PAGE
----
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Aug 14, 2013  |  Vote 0    0

Making music to find a cure

Brant News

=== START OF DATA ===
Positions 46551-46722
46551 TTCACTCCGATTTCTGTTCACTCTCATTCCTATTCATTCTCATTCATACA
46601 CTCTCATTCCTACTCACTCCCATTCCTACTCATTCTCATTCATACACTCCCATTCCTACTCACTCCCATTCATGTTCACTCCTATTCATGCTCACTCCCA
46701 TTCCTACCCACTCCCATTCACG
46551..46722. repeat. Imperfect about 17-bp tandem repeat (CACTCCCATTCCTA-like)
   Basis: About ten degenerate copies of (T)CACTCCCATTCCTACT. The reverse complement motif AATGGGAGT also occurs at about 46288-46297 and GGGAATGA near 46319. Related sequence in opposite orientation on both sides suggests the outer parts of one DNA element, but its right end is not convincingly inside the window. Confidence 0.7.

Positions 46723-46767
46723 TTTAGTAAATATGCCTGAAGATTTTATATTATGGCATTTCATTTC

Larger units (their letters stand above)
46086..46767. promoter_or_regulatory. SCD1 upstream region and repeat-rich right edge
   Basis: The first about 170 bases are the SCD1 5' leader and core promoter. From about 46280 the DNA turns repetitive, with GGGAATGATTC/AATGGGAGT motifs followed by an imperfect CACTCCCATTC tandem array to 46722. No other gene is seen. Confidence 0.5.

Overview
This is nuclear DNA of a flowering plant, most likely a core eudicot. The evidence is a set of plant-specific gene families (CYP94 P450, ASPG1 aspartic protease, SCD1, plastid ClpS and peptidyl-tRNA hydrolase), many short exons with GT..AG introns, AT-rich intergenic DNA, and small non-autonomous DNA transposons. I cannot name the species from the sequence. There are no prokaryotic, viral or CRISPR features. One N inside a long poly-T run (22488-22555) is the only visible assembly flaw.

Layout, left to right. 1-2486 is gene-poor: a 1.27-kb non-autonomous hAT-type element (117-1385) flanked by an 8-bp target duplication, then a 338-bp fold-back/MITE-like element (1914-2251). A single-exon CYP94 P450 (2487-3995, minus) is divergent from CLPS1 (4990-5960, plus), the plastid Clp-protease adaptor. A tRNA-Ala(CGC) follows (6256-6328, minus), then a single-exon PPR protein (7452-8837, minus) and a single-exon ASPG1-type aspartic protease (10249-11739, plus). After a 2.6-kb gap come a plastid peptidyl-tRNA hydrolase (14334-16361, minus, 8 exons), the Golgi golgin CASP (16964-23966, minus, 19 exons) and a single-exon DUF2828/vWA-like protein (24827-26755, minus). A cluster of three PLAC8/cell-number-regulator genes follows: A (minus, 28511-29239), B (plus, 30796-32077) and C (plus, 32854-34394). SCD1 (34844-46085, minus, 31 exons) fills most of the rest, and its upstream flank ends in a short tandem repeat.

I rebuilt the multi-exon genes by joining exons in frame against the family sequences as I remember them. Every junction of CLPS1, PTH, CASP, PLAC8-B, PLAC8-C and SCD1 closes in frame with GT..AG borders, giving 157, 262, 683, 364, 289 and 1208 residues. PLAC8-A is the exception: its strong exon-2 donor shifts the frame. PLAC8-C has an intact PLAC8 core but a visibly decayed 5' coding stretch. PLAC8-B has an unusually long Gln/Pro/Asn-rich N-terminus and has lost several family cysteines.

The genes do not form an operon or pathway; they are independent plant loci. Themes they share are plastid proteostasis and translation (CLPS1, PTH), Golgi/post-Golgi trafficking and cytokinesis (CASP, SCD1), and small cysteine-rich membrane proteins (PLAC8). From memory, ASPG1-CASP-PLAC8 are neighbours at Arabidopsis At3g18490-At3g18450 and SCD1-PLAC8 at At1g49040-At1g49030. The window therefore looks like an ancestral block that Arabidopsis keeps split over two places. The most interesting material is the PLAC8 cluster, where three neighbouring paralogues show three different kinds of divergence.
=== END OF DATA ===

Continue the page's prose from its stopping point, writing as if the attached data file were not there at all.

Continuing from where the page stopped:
Lauren Baron BRANT NEWS Watching his grandfather and uncle succumb to cancer, Jace Martin knew he had to do something to make a difference in the world. “My grandpa, Ross Powless, is considered the Wayne Gretzky of lacrosse and my uncle, Gaylord Powless, was a prominent hall of fame lacrosse player,” Martin said. “To see such strong men like them die of cancer, it hits your family. “You see the toll it takes on the family and the lasting effects, so I want to do whatever we can to educate young kids on how they can prevent that from happening.” So six years ago, Martin turned to his passion as a musician to get that point across. The sixth annual Concert for a Cure, taking place Aug. 17 at Hank’s Place in Ohsweken, brings together hit makers and emerging local talent to perform a free concert, while raising awareness about cancer and prevention strategies. “Music is something that brings everyone together and if you have all different types of musicians, you are getting that message out to all different groups at once,” Martin said. “It’s a free family festival open to everyone and we have all kinds of genres of music – country, bluegrass, hip hop, R&B, rock and blues. “We have great artists who are great on stage and great with interaction with fans.” Canadian Country Music Award winner and Nashville recording star Shane Yellowbird will headline the event. Known for his hit song Pickup Truck, the Alberta native has also taken home hardware at the Native American Music Awards and the Aboriginal People’s Choice Awards. He’s also taken the stage at the Grand Ole Opry. 2013 Ontario Country Music Award rising star Lindsay Broughton and 2013 Juno Award winner Murray Porter will open for Yellowbird. Local acts Mark Laforme, Jace Martin, Red Laforme, Innersha, The Bad Guys and Logan Staats are also scheduled to take the stage during the concert, which runs from noon until 8 p.m. In between sets, organizers will present the latest statistics released by Aboriginal Cancer Care Ontario and offer tips to concert goers about what they can do to live healthy and give themselves the best fighting chance against cancer. “The only cure right now is preventative measures and that’s what we focus on,” Martin said. “Don’t smoke, eat right – we share those messages in between bands and it’s a great way to learn and be inspired.” Concert goers are encouraged to donate to their favourite cancer charity or volunteer their time at their charity of choice after the show, Martin said. In addition to music, the drug and alcohol-free event will include bouncy rides for kids, meet and greets with musicians, as well as many food and craft vendors. On top of raising awareness about cancer and prevention strategies, Concert for a Cure aims to bring people together, Martin said. “This concert is important,” he said. “It impacts our reserve, our tourism and the relationships we are trying to build all around us after all the craziness with land claims. “This concert brings people from Hagersville, Caledonia and Brantford and lets us all be united and enjoy music. We bring everyone together for a good cause and that’s what it’s all about.”

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